Death of Venezuelan navy captain draws US condemnation

CARACAS, Venezuela (AP) — The Trump administration joined Venezuelan opposition leaders on Sunday in blasting the death of a Venezuelan navy captain hours after he had appeared in court on suspicion of plotting to assassinate President Nicolás Maduro, bearing what his attorney says were signs of torture.

Capt. Rafael Acosta’s attorney, Alonso Medina Roa, said his client was brought to court in a wheelchair, unable to stand from intense pain and struggling to speak, covered with cuts and with bloody fingernails and black eyes. He died a short time later after a judge ordered him transferred to a hospital.

The case outraged Venezuelan opposition figures, who have repeatedly accused the government of torturing and mistreating alleged political prisoners, and it threatened to derail fragile, Norwegian-backed negotiations with the government that were expected to resume this week.

A senior U.S. official said the death is an example of how Maduro’s government “persecutes” lawmakers, members of the military and common citizens who voice dissent.

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“The dictatorship is as ruthless against those in uniform as they are against civilians,” Kimberly Breier, the U.S. assistant secretary of state for the region, wrote Sunday on Twitter. “No one is safe as long the criminal dictatorship continues in Miraflores and the security services act with impunity.”

Medina Roa, a member of the military’s defense team, told The Associated Press he obtained the information on his client’s condition from a confidential witness in court.

The death comes shortly after United Nations’ human rights chief Michelle Bachelet visited Venezuela to investigate claims of abuse, which apparently led to Saturday’s release of 59 Colombian nationals jailed in the last three years and accused of being part of a terrorist cell, despite never being put on trial.

Venezuela’s government said it will investigate Acosta’s death, but reiterated its claim that he was among a group of military officers and civilians conspiring against Maduro. The probe into Acosta’s alleged crimes was being conducted with “absolute respect for due process and human rights,” officials said in a statement.

Security forces arrested Acosta on June 21 on the outskirts of Caracas, Medina Roa said, adding that his client was healthy at the time. Acosta was transported Friday to the military court, where Medina Roa said the judge suspended the hearing upon seeing the defendant’s poor condition. He was sent to a military hospital, where he died.

The government says that Acosta and five other members of the armed forces or judicial police planned to launch an operation on June 23 to kill Maduro and other top officials, including first lady Cilia Flores and socialist party boss Diosdado Cabello. A manhunt is under way for eight other men suspected in the plot, officials say.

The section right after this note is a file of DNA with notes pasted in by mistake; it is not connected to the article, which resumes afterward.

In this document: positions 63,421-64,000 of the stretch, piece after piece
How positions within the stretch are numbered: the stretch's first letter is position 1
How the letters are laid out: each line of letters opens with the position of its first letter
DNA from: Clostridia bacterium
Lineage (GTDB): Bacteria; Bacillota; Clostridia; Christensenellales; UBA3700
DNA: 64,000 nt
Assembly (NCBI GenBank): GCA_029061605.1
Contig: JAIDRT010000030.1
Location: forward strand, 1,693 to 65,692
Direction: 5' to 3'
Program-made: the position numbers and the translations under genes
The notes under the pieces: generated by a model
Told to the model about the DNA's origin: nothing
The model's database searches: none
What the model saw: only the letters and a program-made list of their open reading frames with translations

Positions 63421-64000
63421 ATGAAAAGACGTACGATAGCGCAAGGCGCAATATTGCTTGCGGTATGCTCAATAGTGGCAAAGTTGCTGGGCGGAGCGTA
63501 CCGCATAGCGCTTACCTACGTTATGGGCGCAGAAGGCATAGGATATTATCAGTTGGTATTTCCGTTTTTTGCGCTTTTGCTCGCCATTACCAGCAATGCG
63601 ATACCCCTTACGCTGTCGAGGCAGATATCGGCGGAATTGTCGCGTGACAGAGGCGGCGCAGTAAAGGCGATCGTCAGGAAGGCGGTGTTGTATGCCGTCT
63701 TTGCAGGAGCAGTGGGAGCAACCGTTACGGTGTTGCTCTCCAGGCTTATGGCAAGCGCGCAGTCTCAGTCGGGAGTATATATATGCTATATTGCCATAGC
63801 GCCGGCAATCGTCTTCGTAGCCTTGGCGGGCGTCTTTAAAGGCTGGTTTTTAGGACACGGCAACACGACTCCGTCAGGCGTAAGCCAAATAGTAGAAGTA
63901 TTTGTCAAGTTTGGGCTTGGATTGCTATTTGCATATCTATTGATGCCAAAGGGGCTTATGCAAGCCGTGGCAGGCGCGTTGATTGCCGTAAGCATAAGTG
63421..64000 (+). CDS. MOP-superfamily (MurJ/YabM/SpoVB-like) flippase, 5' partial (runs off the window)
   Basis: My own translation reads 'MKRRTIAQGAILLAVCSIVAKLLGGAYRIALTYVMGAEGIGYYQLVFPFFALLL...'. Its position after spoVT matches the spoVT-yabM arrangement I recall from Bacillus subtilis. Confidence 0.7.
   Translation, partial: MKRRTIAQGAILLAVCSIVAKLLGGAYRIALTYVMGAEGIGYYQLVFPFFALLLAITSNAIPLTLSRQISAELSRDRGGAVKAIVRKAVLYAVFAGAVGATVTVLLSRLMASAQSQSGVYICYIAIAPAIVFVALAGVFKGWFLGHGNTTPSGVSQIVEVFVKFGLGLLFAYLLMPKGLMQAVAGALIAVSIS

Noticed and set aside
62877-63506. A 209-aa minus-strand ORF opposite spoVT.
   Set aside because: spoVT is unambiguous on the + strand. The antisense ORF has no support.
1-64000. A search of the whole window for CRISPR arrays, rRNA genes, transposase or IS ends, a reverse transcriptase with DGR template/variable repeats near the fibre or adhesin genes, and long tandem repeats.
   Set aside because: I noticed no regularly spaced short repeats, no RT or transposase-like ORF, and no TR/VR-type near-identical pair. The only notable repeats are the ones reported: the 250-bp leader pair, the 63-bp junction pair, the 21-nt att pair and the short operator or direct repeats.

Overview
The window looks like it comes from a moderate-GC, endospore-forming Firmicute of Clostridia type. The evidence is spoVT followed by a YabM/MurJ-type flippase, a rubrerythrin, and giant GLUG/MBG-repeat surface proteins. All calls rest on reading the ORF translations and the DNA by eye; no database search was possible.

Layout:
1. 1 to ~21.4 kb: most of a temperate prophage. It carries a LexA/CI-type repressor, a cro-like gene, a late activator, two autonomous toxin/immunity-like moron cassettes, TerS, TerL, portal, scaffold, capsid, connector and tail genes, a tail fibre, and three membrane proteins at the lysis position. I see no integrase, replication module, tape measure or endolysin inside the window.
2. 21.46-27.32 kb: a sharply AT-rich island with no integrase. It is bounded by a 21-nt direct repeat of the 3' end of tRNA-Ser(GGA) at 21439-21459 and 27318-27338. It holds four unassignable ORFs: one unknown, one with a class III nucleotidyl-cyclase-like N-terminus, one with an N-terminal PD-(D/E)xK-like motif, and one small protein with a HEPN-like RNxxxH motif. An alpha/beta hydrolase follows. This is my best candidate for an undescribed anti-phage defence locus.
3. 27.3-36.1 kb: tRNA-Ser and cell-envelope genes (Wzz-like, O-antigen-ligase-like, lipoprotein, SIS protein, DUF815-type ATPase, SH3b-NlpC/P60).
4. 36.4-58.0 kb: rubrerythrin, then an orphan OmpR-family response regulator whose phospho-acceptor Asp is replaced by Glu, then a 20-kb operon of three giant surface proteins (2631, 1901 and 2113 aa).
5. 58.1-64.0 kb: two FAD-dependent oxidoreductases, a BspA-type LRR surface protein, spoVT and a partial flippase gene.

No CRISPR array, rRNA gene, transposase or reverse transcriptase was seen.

Medina Roa said Acosta already had been under investigation after being implicated in an alleged plot last year to overthrow the government.

Acosta’s wife, Waleska de Acosta, denied he planned to kill the president, while acknowledging that her husband opposed Maduro. She and her husband have two children aged 4 and 12, de Acosta said.

“I never imagined that they would come to this, killing a person because he doesn’t agree with the regime,” de Acosta told NTN 24 Venezuela, a television station.

She demanded his body be turned over so she can have a private autopsy performed. Authorities have not said what caused the death.

U.S.-backed opposition leader Juan Guaidó, who seeks to oust Maduro, said in a video published late Saturday that he would seek justice for Acosta in international tribunals. He reiterated his call on the military to join his movement to remove Maduro.

“Can’t they hear their comrades calling from the grave?” Guaidó said.

The armed force has remained steadfastly behind Maduro, despite Guaidó’s pleas and the country’s deepening political and economic crisis, which has led an estimated 4 million people to flee abroad.

Maduro endured a failed military uprising on April 30, led by a small group of soldiers supported by Guaidó.

This isn’t the first time the government has come under scrutiny for a politically fraught jail death.

Opposition lawmaker Fernando Alban died in October while in custody of political police. Authorities say he committed suicide, throwing himself from upper floors of the intelligence police headquarters. Opposition leaders reject that claim, saying he died from torture.

Maduro ally and Defense Minister Vladimir Padrino López said the “unfortunate” death of Acosta has triggered a “deep” investigation at the order of Maduro. Padrino López said in a statement that the Venezuela armed forces offered its “sincerest condolences” to Acosta’s family, extending “support and solidarity” to them.

Despite the deep divide, the opposition and Maduro’s government had been in fragile talks mediated by Norway which were expected to continue this week in the Caribbean island of Barbados, according to several sources. One of those, from the opposition, said Acosta’s death may lead to suspension of the meeting. The sources spoke on condition of anonymity because the meeting had not yet been publicly announced.

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